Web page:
Colloquia  |  Physics

Phys. Kolloquium: Avalanches - from Cloud to Cloud

Tuesday, 15. November 2016
15:15 – 16:45

R 513


Dr. Benjamin Reuter - WSL-Institut für Schnee- und Lawinenforschung Davos, Schweiz

During winter, snow avalanches are among the most disastrous alpine hazards. Those rapid, gravity forced mass movements are commonly listed as meteorological hazards, but actually snow research overlaps with different scientific fields. Understanding snow properties and the formation of avalanches touches fields of physics and meteorology.

Assessing snow instability involves understanding the interplay of the mechanical properties of the various snow layers forming the snowpack. Snow as a heterogeneous foam of ice has a complex structure exhibiting anisotropic material properties challenging measurement and modelling approaches. Finding answers to the crucial question of how fragile a multilayer material such as the snowpack is, requires a fracture mechanics based modelling approach.

Furthermore, in order to eventually estimate avalanche danger within a region the variations of snow properties need to be interpreted at scales beyond the snowpack scale. Understanding the driving agents which cause spatial variations of snow properties can be envisaged with a meteorological modelling approach, comprising environmental processes such as preferential deposition of precipitation or the radiation balance in complex terrain.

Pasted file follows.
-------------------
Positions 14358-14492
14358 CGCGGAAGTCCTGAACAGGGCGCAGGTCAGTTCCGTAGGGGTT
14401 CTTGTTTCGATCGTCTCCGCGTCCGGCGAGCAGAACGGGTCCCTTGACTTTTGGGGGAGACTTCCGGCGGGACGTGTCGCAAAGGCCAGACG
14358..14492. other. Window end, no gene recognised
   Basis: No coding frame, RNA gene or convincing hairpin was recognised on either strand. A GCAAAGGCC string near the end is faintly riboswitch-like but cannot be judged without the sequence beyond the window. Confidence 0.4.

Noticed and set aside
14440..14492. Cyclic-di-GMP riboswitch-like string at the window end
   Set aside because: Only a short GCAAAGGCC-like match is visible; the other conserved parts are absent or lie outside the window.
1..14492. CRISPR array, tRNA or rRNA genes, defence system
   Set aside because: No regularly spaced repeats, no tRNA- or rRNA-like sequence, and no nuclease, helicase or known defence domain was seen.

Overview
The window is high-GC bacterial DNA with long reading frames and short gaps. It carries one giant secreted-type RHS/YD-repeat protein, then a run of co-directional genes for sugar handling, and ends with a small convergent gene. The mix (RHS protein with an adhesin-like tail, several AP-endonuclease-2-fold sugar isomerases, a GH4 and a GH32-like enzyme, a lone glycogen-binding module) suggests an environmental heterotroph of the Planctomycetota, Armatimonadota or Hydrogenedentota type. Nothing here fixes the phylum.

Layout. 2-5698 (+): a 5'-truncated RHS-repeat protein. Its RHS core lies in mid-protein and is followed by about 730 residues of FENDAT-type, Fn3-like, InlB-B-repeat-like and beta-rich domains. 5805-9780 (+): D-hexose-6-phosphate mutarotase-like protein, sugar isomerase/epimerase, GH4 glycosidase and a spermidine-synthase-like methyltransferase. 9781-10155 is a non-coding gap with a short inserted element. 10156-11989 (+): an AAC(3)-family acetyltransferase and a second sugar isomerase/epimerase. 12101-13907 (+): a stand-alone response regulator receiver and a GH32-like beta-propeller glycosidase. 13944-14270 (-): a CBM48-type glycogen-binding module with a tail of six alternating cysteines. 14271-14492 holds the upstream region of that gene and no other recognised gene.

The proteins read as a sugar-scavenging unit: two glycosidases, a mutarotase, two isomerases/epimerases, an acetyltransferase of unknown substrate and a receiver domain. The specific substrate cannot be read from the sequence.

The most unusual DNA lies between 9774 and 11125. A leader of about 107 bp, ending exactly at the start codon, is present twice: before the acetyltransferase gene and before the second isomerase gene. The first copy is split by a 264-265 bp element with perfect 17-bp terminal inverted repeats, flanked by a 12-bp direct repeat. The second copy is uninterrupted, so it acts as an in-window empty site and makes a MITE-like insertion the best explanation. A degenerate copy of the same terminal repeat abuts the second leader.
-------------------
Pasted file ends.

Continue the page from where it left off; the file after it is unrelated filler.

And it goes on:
In contrast to debris flow or rockfall events, providing a probability of occurrence is feasible for snow avalanches, at least within a region. However, predicting the exact time and location of a snow avalanche still seems to be hindered by the complex microstructure of snow and the inherently variable nature of the seasonal snow cover. This presentation sheds some light on the touching points between physics, meteorology and the formation of snow avalanches.

Introducing some of the general properties of snow, a fracture mechanical framework will be presented to interpret snow properties in view of snow instability. Measurement techniques to obtain such measures in the field, but also modelling approaches will be discussed. An application of this framework to real cases will reveal the driving agents shaping the mountain snow cover and influencing snow instability under real, observed meteorological conditions. Assessing the influence of those driving agents is the key to future numerical avalanche forecasting approaches.